One option that makes sense for some homeowners with solid equity in their house is a cash-out refinance. Cashing out isn't for everyone, but has grown in popularity as home values rose across the country in response to the COVID-19 pandemic. As homeowners simultaneously gained more equity in their houses while also spending more time at home, the idea of taking money out and putting it back in through home improvements became more appealing to many Americans. But if you aren't looking to do something particular like home improvements, a cash-out may not make much sense. 

Your mortgage type

The type of mortgage you currently have will also help determine whether refinancing is a sound financial decision. If you have an adjustable-rate mortgage and your monthly payments have been paying off interest but not principal -- a common feature of ARMs -- refinancing could actually end up costing you more over time. 

You need to figure out whether your upfront costs combined with the lower interest rate on a newly refinanced mortgage will actually cost you less than your current interest payments, Heck advises. That equation will depend on your specific type of loan.

Another common type of loan is an FHA loan. With the backing of the Federal Housing Administration, an FHA loan is designed for people with a blemished credit history or not enough savings for the traditional 20% down payment. In 2021, you can secure an FHA loan with only 3.5% down -- but you'll be required to buy mortgage insurance, which will increase your monthly payment. Some FHA loans also have higher interest rates than a conventional fixed-rate mortgage.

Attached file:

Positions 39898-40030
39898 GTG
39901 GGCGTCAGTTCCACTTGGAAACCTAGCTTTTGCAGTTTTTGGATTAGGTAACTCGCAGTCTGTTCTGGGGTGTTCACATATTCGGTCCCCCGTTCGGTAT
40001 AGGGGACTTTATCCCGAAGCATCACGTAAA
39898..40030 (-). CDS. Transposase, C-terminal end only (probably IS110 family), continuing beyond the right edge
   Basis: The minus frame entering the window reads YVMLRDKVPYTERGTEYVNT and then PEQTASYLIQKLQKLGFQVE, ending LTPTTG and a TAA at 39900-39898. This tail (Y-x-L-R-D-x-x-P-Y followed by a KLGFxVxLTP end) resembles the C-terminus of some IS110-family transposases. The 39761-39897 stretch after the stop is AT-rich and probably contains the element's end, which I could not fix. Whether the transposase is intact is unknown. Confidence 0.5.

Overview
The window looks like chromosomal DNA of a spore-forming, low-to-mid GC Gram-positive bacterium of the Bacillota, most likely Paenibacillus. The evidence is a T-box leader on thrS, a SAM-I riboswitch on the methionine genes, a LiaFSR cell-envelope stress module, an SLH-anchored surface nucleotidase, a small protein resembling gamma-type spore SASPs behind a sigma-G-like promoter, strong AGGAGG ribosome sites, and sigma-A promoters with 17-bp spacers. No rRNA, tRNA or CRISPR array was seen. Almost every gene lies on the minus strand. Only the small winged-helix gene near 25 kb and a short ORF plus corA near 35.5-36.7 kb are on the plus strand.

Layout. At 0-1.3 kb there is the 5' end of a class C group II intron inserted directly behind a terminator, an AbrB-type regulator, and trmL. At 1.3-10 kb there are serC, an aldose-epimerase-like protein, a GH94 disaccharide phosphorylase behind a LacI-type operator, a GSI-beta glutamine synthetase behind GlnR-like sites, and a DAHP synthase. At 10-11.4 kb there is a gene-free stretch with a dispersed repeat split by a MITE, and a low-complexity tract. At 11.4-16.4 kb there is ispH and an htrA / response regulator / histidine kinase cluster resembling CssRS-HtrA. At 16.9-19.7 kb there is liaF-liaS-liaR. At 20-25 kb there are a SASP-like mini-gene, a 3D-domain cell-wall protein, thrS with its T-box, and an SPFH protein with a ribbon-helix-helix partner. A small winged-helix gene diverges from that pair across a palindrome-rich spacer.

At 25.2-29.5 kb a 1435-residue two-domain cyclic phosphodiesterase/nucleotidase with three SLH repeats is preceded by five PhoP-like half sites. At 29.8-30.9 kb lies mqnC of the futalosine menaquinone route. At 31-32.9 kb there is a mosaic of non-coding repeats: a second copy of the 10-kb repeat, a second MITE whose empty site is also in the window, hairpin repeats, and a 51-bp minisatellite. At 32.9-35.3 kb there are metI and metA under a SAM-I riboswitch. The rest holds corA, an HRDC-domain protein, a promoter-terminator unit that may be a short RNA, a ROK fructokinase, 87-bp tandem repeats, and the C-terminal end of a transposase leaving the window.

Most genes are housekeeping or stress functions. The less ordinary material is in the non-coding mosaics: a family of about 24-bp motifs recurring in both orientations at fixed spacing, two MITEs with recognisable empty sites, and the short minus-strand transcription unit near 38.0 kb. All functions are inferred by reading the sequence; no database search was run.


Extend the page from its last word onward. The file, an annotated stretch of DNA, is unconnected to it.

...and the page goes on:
Refinancing can allow you to get rid of mortgage insurance while also lowering your rate, a win-win. "If you're in a FHA mortgage, it's the perfect time to think about refinancing into a conventional mortgage and getting out of any mortgage insurance," said Banfield.

How long you plan to stay in your home

If you plan to move soon, refinancing may not make sense. 

Typical closing costs are 2% to 5% of your loan -- about $2,400 on average in 2021, according to Bankrate. Many homeowners roll closing costs into their new mortgage to avoid having to come up with a sizable lump sum, but you'll need time to recoup the expense.

If you plan to say goodbye to your house in the next two or three years, a refi probably doesn't make financial sense, said Linda McCoy, board president of the National Association of Mortgage Brokers.

The bottom line

One of the most common mistakes people make is assuming that all loans and all rates are the same, McCoy said.

"There are thousands of different programs and rates," she said. "People think because their friend got one rate they should get that rate, but they don't understand there are so many variables that make up the rate that you're going to get, like your credit score and your loan amount."

Before you can officially refinance, you need to have good credit, and proper documentation for critical aspects of your financial life like proof of income, bank statements and debt-to-income ratio. From there, a mortgage lender or broker will determine if you are qualified to refinance.

No matter your reason for refinancing, you should only do it if you stand to benefit financially over the long term. "You're really trying to make sure that you're truly getting a net tangible benefit out of the refinance," Heck said. Otherwise, historically low interest rates or not, you won't gain any financial advantages.